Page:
Gran Paradiso

From Wikipedia, the free encyclopedia
Gran Paradiso
French: Grand Paradis
Gran Paradiso.jpg
The Gran Paradiso
Highest point
Elevation4,061 m (13,323 ft)[1]
Prominence1,879 m (6,165 ft)[2]
Isolation45.1 km (28.0 mi) Edit this on Wikidata
Coordinates45°30′52″N 7°16′11″E / 45.51444°N 7.26972°E / 45.51444; 7.26972Coordinates: 45°30′52″N 7°16′11″E / 45.51444°N 7.26972°E / 45.51444; 7.26972
English translationGreat Paradise
Language of nameFrench, Italian
Gran Paradiso is located in Italy
Gran Paradiso
Gran Paradiso
LocationPiedmont (Metropolitan City of Turin) and Aosta Valley, Italy
Parent rangeGraian Alps
First ascentSeptember 4, 1860 by Cowell, Dundas, Payot and Tairraz
Easiest routerock/ice climb

The Gran Paradiso (Italian pronunciation: [ˈɡram paraˈdiːzo]) or Grand Paradis (French pronunciation: ​[ɡʁɑ̃ paʁadi]) is a mountain in the Graian Alps in Italy, located between the Aosta Valley and Piedmont regions. It is located in Gran Paradiso National Park.


The peak is the 7th highest mountain in the Graian Alps, with an elevation of 4,061 m. In the SOIUSA (International Standardized Mountain Subdivision of the Alps) the mountain belongs to an alpine subsection called "North-Eastern Graian Alps" (It:Alpi del Gran Paradiso; Fr:Alpes du Grand-Paradis) and also gives its name to the gruppo del Gran Paradiso.[3]

While the Mont Blanc massif straddles the border between France and Italy, the Gran Paradiso is the only mountain whose summit reaches over 4,000 metres that is entirely within Italian territory.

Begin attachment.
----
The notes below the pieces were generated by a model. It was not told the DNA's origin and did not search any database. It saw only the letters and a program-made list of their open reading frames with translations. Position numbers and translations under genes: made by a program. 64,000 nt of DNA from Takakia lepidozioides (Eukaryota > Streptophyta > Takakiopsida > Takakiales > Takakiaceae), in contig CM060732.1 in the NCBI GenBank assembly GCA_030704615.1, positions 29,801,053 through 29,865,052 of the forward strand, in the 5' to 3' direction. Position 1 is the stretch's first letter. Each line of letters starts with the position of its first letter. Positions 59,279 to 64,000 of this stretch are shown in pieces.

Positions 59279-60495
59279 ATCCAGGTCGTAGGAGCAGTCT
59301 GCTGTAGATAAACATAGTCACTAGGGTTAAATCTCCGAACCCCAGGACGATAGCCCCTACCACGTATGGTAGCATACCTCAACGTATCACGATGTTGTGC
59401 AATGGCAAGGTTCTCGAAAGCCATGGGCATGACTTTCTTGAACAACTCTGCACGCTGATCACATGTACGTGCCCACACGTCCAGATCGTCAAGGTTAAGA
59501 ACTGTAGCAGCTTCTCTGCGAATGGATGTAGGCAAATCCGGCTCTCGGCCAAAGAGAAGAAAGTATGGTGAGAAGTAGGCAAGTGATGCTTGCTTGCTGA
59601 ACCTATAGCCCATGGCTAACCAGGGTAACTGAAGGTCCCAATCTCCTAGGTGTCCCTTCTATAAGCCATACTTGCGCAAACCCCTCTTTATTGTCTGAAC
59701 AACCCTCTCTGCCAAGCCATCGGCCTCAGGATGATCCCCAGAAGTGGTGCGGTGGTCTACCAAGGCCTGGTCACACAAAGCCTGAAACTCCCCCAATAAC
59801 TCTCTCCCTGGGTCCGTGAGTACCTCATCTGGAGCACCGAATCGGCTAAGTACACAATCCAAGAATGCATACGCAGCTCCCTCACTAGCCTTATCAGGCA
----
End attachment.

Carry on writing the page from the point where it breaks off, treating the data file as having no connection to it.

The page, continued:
Climbs normally start from either the Refuge Frédéric Chabod or the Refuge Victor-Emmanuel II. The latter is named after Victor Emmanuel II of Italy who created the Gran Paradiso royal reserve in 1856, presently the site of the Gran Paradiso National Park.

It is widely accepted that Gran Paradiso is one of the easiest four-thousanders to summit. This is not fully true, however, because while almost the entire route to the ridge is graded at F+, the last several dozen metres to the Virgin Mary (or Madonna) summit (Italian: Cima della Madonna, French: Pointe de la Madone ou French: Pointe de la Vierge - 4058 m) comprises rock climbing with considerable exposure, with difficulties of grade I UIAA, while access to the proper main summit (4061 m) requires 15 minutes of climbing up to grade II UIAA. Gran Paradiso is popular with novice alpinists and many of these only climb to the Madonna summit.[4]

In addition to the main summit routes, Gran Paradiso possesses a steep snow/ice North West Face, which can be climbed at AD+ from the Refuge Frédéric Chabod.[4]

Nature conservation[edit]

Gran Paradiso is located in the Gran Paradiso National Park, an Italian national park named after the mountain.[5] On the French side of the border, the park is continued by the Vanoise National Park.

See also[edit]


  1. ^ Geoportale IGM on
  2. ^ "Gran Paradiso, Italy". Retrieved 24 February 2021.
  3. ^ Marazzi, Sergio (2005). Atlante Orografico delle Alpi. SOIUSA (in Italian). Priuli & Verlucca. p. 113. ISBN 978-88-8068-273-8.
  4. ^ a b Moran, Martin (2007). The 4000m Peaks of the Alps - Selected Climbs. The Alpine Club. ASIN B00JYHLOL4.
  5. ^ "Parco Nazionale Gran Paradiso". Retrieved 28 January 2015.


  • Italian official cartography (Istituto Geografico Militare - IGM); on-line version:
  • I.G.C. (Istituto Geografico Centrale) - Carta dei sentieri e dei rifugi 1:50.000 scale n.3 Parco Nazionale del Gran Paradiso and 1:25.000 n.101 Gran Paradiso, La Grivola, Cogne

External links[edit]

  •, Gran Paradiso massif, a panorama with the names of all peaks